Jay Dubashi reminisces his moments with the Tata group's longest-serving chairman
24-Feb-2021 •Jay Dubashi
I first met JRD quite by accident when I went to Bombay House to look up my friend Minoo Masani, an equally redoubtable Parsi and much more, who was then working as JRD's major domo. Masani was one of the founders of the Congress Socialist Party - and also at one time mayor of Bombay - but he had renounced socialism and taken up a job in Bombay House. He had a small office near JRD's where we sometimes met and chewed the cud over a cup of tea.
Not finding Masani in his office, I opened a door and found myself in a much grander room - JRD's office - with several ancient Tata faces looking down on me. So, I thought I would look for him in the corridor. I saw a slightly elderly man walking towards me. I tiptoed down the carpeted corridor.
"Are you looking for somebody?" the man asked. "Yes," I said, "I am looking for Masani." "I am looking for him myself. Let us go down there." He took my hand and we both started looking for the elusive Minoo Masani, who once had eluded even the British who, at the height of the Quit India Movement, were looking for him high and low from Delhi to Madras.
This was my first meeting with JRD, who, of course, did not know me then and said nothing, as he handed me over to Minoo, who had by then surfaced from the Bombay House underground. For years I had been urging JRD to write his autobiography - I used to ask G D Birla as well as Dhirubhai Ambani to do so - but he used to say that his life was a dull one and there was not much he could say, except perhaps on management, a subject I have always found execrable.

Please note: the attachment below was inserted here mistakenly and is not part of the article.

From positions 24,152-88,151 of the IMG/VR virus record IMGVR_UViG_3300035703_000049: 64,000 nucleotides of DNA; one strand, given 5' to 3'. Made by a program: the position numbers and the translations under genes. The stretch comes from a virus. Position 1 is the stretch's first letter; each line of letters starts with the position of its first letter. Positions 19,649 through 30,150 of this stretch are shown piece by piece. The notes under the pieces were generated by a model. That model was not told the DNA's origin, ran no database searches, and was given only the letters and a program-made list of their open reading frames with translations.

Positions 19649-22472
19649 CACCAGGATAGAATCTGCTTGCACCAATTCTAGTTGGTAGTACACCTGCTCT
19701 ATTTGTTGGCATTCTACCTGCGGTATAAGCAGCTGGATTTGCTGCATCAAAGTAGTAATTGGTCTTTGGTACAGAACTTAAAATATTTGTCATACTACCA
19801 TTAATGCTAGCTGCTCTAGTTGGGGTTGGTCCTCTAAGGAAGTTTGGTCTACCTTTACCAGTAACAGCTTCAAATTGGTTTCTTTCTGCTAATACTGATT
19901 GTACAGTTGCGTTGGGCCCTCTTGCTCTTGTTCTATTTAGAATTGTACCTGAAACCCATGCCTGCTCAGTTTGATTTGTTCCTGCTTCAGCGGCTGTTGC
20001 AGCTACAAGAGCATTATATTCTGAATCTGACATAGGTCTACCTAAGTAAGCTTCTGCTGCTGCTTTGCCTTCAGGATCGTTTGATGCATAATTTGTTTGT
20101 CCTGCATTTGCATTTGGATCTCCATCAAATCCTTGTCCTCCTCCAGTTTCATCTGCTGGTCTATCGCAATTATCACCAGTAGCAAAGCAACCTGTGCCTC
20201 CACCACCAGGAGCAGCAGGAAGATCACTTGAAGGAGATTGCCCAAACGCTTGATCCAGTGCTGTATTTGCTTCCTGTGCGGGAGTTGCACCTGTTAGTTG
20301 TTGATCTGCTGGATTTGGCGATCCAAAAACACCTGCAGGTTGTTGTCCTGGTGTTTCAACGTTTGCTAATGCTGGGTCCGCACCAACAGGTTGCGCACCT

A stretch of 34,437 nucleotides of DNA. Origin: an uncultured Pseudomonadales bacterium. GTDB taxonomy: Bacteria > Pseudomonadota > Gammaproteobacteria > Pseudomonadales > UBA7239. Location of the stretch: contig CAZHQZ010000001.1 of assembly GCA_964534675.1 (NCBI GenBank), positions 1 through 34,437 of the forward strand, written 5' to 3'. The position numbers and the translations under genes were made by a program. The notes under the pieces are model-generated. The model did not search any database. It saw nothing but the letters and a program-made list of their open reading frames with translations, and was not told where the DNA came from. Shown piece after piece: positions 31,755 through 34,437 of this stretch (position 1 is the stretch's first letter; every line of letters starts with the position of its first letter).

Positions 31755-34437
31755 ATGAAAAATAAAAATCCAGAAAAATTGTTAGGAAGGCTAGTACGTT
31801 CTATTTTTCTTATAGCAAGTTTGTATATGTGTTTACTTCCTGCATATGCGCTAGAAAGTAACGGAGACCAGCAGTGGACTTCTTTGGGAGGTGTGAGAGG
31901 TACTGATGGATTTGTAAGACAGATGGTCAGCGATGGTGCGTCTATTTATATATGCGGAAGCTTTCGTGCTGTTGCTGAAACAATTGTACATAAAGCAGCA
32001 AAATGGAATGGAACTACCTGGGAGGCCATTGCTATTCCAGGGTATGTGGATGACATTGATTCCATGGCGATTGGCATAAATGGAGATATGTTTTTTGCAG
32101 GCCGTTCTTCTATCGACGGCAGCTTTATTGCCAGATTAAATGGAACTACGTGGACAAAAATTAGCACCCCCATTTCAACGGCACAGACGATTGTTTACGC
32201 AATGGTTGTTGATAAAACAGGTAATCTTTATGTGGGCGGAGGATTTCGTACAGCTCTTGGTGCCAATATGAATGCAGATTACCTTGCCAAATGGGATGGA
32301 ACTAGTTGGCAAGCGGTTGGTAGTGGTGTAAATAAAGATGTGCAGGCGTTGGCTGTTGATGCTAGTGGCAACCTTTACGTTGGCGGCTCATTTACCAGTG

I used to tell him that management was a subject fit only for those who worked for others, not for the likes of JRD or Dhirubhai, who were in many ways self-made men. One day I received from JRD a slim manuscript, which was just a collection of his articles on, what else, management, which did not make much sense to me. Why should JRD write on managing this and that, something even an IIM graduate could do? Surely, I told him, JRD should write on JRD, a most exciting subject.
But JRD always said that he had no time for a full autobiography, which was, of course, not true. He did manage to write sometimes but I have often felt that he could have done better.
He once told me a story of how other countries, including smaller ones like Singapore, which were no countries at all in a strict sense of the word, were stealing a march on India. This was a long time ago, when Singapore had not become what it did a few years later.
He had been to see Lee Kuan Yew, the then prime minister and all-in-all of Singapore, one morning, to ask for his help in setting up a plant to assemble trucks in the Lion city.
It was not a big affair, but the Tatas wanted to use it as a base for expansion in South East Asia in due course. Everything was sorted out so quickly that JRD got a little sceptical of Lee's promises. "When do you think we could start?" asked JRD, a question he used to ask the babus in Delhi, but never really waiting for a reply. "Why," said Lee, getting up from his table, "Start this afternoon." JRD used to say that he never met Lee again and did not try to. There was just no need for it.